That leaves them with three options. First, they can intensify their efforts at suppressing the protestors, escalating from random violence to full-scale massacres. This has been the traditional method for the Tatmadaw in addressing pro-democracy protests, having come down on protestors brutally in both 1988 and 2007. Setting aside the obvious moral issues of mass killings that target civilians, there are two problems with this. One is external, as the international community would likely be forced to expand existing sanctions against the Tatmadaw and the country as a whole while scaring off the few foreign investors. The other is that internal, armed ethnic militias have sought autonomy and control over Myanmar’s resource-rich northern region since the country’s independence. Bringing more troops to quell protests in the southern cities could require pulling them away from conflicts in the north, which would allow these militias to strengthen their positions. Additionally, the self-declared civilian government in hiding, formed from those NLD leaders who escaped capture, has indicated that it has been in contact with the ethnic militias and seeks their cooperation in opposing the Tatmadaw coup. Despite this, a massive crackdown, with ensuing massacres, appears most likely.

A second option would be for the Tatmadaw to stay the course. This would mean continuing to retaliate against protestors with random acts of violence without escalating to the point of mass killings, all while hoping that their current liquidity outlasts the protestors’ resolve. The key problem with this is that such a situation is inherently unstable and could backfire massively. Rather than wearing down the protestors, the steady and seemingly random acts of violence could harden their resolve, pushing them to retaliate and escalating the situation into a full civil war. Additionally, the Chinese government, one of the few foreign investors to remain in the country following the coup, has been putting intensified pressure on the Tatmadaw leaders to put an end to the unrest, as protest groups have begun to target Chinese-owned factories in Myanmar.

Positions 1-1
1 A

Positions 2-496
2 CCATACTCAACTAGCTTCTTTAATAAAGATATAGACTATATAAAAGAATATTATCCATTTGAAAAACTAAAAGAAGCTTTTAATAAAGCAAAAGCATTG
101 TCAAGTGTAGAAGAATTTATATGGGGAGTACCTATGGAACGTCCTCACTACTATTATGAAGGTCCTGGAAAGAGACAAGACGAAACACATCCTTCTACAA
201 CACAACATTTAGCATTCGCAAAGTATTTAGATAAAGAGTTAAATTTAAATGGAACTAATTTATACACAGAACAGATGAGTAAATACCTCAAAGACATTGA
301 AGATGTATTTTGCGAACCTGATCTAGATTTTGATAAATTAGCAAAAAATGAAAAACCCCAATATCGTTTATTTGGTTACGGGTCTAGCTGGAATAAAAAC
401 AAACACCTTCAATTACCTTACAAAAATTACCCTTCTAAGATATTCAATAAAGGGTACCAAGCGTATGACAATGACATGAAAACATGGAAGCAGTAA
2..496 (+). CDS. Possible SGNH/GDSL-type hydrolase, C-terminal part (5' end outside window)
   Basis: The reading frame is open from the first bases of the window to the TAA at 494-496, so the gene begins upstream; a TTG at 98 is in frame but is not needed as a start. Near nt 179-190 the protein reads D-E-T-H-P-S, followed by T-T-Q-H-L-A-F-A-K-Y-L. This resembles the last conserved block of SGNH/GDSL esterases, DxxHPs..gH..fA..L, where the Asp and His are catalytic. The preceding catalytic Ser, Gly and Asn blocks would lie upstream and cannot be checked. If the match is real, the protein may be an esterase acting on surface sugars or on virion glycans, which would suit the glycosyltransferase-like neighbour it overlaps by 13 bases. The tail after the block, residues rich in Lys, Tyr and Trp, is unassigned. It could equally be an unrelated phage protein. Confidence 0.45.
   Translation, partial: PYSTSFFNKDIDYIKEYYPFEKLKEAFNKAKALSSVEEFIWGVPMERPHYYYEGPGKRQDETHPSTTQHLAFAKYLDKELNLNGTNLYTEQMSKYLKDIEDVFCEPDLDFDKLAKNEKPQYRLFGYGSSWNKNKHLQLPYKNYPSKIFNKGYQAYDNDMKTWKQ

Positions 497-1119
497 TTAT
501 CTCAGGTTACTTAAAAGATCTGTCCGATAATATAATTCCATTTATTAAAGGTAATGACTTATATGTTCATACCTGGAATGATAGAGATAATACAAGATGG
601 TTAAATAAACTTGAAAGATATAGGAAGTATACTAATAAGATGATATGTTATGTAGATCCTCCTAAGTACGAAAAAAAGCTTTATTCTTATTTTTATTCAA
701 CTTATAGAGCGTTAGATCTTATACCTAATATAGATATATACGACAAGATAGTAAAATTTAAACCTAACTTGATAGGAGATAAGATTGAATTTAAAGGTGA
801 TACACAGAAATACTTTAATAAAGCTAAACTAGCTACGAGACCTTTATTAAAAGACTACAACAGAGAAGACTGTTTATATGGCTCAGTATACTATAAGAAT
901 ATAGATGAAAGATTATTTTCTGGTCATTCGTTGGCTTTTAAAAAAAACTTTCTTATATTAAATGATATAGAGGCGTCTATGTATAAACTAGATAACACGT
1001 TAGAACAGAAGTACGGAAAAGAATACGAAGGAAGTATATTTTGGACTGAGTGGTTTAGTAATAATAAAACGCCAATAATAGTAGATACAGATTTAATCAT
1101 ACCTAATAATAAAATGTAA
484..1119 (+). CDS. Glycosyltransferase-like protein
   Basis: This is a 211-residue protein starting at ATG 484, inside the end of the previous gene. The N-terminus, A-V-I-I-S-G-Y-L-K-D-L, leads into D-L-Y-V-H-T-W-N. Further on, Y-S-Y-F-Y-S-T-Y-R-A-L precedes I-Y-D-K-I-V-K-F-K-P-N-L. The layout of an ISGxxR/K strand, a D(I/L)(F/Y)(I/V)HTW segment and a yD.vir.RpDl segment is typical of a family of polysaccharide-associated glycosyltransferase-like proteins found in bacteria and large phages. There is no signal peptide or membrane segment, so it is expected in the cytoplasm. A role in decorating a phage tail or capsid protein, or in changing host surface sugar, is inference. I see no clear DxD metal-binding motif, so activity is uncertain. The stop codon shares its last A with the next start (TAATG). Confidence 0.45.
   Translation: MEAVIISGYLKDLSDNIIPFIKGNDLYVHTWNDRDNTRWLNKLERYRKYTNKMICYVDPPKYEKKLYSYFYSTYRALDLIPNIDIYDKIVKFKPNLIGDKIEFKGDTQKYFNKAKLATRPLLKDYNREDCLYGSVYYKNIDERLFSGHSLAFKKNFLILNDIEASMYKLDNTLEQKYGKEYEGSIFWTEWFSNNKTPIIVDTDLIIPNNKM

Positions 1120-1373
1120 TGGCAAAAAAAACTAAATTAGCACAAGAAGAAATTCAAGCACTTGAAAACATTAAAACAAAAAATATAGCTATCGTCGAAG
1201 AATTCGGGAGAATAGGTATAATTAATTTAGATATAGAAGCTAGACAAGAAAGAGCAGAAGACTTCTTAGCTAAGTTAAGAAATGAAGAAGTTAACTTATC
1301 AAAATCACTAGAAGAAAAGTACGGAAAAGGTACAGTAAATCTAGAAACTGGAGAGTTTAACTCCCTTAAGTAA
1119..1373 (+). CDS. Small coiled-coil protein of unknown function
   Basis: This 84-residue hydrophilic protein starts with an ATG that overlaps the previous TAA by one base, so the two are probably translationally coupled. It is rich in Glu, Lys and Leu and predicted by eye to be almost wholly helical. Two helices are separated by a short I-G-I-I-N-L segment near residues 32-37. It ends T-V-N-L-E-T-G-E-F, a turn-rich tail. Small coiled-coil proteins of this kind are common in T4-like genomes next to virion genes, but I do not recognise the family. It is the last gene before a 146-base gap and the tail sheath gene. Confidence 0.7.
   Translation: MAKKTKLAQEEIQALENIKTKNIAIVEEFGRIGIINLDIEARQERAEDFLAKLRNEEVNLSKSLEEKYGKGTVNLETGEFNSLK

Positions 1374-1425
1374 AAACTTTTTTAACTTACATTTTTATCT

The third, and least likely option is for the Tatmadaw leaders to acknowledge the coup’s failure and attempt to negotiate a return to the status quo prior to the coup. The problems with this are obvious. On top of losing power, the Tatmadaw leaders would almost certainly be arrested, then tried for treason and human rights abuses against protestors. Additionally, any civilian government would likely demand immense reforms curtailing the Tatmadaw’s power as an institution. Even if a civilian government was willing to agree to a return to the pre-coup status quo, it is unlikely that the protestors would be willing to accept such an arrangement. The Tatmadaw leadership must press on. Because the price of failure has become too high, they will not step down willingly.